Letting it go to waist…

There’re several genes linked to your consumption of saturated fats. Having increased sensitivity to saturated fats can mean that all that goose fat, brandy butter and Yorkshire puddings could lead to significant weight gain. And you could gain it quicker than people without that specific gene too…

Christmas isn’t generally the time for lowering your fat or calorie intake. But if you’re more sensitive to saturated fat and you’re watching your weight, we’ve got some healthier swaps for this year’s Xmas dinner…

  • Swap butter for avocado spread on bread
  • Switch beef or lamb for lean meats like turkey and chicken
  • Use vegetable oils instead of animal-based fats to cook your veg and potatoes in
  • Choose fruit-based desserts instead of heavy, stodgier puds

Milking it

Cheese and crackers after your dinner? What about a milky coffee with some chocolates? A protein called lactase helps us digest the lactose in these foods. However, many people are less likely to produce this protein because of their genetics –and this means they’ll struggle to fully digest dairy and egg products.

If you’re lactose intolerant, the lactose moves past the stomach and into the lower intestine. Here, bacteria feast on the sugar and release gases which can lead to bloating, vomiting, nausea and digestive discomfort. More than enough reason to skip on the eggnog!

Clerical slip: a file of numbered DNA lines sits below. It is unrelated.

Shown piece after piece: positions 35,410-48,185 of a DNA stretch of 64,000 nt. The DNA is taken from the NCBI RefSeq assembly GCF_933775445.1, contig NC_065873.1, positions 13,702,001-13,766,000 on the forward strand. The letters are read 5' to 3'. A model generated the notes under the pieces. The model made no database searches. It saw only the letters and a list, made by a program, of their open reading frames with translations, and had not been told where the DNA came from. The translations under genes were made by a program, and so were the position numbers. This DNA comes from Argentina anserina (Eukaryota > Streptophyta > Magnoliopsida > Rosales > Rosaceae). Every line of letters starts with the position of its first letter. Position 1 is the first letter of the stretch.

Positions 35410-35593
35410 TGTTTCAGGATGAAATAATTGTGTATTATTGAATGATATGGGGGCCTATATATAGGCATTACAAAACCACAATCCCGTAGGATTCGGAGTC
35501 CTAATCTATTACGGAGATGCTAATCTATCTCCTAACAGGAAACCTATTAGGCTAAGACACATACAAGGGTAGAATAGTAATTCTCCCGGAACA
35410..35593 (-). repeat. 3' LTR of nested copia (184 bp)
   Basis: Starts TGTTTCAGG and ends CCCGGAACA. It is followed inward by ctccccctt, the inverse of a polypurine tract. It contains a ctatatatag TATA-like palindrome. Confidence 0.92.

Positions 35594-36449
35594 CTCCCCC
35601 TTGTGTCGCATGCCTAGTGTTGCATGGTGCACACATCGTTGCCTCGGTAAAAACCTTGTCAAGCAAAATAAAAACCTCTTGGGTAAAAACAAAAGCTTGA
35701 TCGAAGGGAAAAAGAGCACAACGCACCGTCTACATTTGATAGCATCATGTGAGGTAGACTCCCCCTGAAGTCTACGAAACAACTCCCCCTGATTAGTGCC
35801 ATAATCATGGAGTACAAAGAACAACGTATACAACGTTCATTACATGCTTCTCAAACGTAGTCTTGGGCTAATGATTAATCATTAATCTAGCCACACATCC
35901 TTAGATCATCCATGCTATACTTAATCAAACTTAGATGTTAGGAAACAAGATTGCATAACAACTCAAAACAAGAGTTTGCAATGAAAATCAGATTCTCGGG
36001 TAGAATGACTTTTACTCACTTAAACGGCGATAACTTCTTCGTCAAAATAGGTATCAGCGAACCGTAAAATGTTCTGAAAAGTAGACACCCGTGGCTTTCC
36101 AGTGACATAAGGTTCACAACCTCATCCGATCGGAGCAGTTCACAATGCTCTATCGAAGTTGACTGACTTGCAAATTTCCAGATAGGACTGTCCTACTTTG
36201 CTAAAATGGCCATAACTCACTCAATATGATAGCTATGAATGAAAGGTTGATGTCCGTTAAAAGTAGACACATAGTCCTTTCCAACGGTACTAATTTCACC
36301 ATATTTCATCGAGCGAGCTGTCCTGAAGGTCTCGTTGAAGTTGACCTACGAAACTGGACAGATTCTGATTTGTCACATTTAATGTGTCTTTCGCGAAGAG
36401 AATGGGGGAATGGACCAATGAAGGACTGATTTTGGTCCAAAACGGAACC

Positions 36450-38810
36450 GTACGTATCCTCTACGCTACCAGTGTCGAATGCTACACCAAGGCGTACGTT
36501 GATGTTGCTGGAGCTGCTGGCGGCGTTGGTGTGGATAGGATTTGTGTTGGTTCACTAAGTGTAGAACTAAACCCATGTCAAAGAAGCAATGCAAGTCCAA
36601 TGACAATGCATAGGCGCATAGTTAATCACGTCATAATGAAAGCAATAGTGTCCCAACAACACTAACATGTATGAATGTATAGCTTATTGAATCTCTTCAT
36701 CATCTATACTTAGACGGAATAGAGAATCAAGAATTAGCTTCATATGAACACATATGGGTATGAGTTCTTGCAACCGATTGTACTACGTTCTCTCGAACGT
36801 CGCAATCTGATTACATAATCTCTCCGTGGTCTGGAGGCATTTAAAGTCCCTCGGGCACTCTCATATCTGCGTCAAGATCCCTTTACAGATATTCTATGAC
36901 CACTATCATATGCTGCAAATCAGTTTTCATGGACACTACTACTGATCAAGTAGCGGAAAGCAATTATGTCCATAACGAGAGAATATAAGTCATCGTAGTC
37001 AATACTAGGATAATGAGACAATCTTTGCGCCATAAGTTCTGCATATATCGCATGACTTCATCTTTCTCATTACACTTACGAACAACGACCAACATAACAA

In some cases, you might have an inherited change in the DNA coding for the MCM6 gene which means you’ll tolerate lactose quite well!

Not for me!

People with the ‘C’ variant of the TAS2R38 gene are sensitive to bitter tastes (found in Brussels sprouts, broccoli and cabbage). If you usually turn your nose up at these cruciferous veggies, you may tend to mask their bitter flavours with salty foods.

Do you pile your plate high with pigs in blankets, bacon or cheesy sauces? Be careful! You might be covering up your hatred for sprouts to the detriment of your sodium levels! Make sure you’re not going above 6g of salt per day.

But if you’re asking to pass around the sprouts, you might be ‘taste blind’ to these bitter tastes. Good for you! They’re really healthy – high in fibre and iron!

Got a sweet tooth?

Candy canes,chocolate truffles and mince pies… not to mention sugary hot drinks. There’re tons of sweet temptations at Christmastime. Certain variants of the SLC2A2 gene are associated with different levels of sugar intake.